Shirley

Elisabeths Moths plays American author Shirley Jackson as an evil Sarah Millican in this new psychological drama. 

Shirley is not a biopic but a fictitious four-hander that sees a young academic couple (Odessa Young and Logan Lerman) lodging with the fearsome writer and her emotionally abusive husband, the literary critic Stanley Hyman (Michael Stuhlbarg). The picture changes key details about Jackson’s life, portraying her as childless and jealous when in reality she was a devoted mother of four. One expects a degree of artistic licence where films about real people are concerned, but if I wanted to see all-out fabrications about why women are evil I’d go on Twitter.

I’m sorry Ms. Jackson.

Curiously it falls into two criticisms levelled by Hyman during the movie: unknowledgeable of its subject and derivative. Renaming the Shirley Jackson character (as director Josephine Decker apparently wanted) could have corrected the former but not the latter, essentially mimicking Who’s Afraid of Virginia Woolf? without the wit, pace or emotion. Moss and Stuhlbarg’s campy performances are enjoyable but undermine any serious commentary on 1950s womanhood, and you’d gain far greater insight into Jackson’s mind by watching The Haunting or any of her appearances on Live at the Apollo.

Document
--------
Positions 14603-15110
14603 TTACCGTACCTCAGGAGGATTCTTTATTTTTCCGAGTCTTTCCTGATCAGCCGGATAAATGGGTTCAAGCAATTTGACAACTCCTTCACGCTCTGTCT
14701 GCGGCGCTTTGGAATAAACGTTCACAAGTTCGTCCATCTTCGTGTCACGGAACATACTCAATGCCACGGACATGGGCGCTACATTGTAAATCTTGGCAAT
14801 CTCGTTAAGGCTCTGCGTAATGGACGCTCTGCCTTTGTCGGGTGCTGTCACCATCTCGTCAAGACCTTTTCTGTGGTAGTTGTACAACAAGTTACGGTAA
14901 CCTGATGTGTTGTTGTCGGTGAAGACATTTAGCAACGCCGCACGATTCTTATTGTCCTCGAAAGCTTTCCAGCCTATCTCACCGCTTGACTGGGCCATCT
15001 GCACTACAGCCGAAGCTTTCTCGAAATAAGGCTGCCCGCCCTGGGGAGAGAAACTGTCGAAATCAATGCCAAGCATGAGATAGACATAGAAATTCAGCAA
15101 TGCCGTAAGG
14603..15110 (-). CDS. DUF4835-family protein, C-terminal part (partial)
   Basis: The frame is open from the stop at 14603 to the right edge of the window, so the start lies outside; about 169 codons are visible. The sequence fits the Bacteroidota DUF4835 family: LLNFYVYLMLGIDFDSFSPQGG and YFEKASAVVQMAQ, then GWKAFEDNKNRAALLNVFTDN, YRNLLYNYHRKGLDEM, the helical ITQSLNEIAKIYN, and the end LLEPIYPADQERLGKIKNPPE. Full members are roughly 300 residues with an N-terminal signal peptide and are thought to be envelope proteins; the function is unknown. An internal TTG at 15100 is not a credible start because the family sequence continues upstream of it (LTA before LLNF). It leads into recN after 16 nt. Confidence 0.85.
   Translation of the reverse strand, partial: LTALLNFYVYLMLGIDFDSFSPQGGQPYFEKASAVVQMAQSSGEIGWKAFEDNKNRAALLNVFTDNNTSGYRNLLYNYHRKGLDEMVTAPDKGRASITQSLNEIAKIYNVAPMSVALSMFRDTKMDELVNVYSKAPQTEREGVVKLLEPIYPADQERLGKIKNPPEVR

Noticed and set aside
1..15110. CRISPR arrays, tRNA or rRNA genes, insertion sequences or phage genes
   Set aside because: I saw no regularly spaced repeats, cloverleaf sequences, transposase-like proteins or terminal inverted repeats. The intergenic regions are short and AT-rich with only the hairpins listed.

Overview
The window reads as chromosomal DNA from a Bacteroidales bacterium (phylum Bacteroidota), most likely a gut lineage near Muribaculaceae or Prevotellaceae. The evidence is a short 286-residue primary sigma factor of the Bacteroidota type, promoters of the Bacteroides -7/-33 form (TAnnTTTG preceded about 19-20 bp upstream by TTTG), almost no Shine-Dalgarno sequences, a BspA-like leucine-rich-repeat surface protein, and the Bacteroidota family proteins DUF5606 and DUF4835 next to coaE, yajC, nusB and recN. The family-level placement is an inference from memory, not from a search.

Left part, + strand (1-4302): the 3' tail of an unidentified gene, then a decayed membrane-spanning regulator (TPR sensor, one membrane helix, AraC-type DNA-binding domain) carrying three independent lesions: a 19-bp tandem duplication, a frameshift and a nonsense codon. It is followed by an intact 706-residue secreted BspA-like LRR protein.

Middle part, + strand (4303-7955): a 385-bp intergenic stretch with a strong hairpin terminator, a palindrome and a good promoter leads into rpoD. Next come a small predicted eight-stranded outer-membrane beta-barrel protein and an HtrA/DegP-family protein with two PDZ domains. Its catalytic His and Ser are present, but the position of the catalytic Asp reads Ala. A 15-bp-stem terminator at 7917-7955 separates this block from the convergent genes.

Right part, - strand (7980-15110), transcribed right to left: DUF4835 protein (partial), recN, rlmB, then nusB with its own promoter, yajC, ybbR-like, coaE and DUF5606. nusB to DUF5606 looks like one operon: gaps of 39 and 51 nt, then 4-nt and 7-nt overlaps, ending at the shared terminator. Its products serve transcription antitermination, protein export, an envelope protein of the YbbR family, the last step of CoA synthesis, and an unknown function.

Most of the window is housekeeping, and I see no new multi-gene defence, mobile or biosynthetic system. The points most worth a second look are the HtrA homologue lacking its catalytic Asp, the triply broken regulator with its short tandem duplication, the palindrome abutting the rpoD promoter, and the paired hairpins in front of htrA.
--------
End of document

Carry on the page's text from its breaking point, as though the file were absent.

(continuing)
This is less a Miles Ahead-type tribute and more a Jackie-style character assassination (right down to the shaky camerawork and oppressive score), a mean, dispassionate film about the perils of meeting your heroes (which fortunately we don’t). It does however do Jackson several injustices, and when she says “the world is too cruel to girls” the movie seems guilty once again (she did practice witchcraft but suggesting that makes her a monster feels misogynistic at this stage). The result is not without interest, but to misquote Airplane!: don’t call it Shirley.

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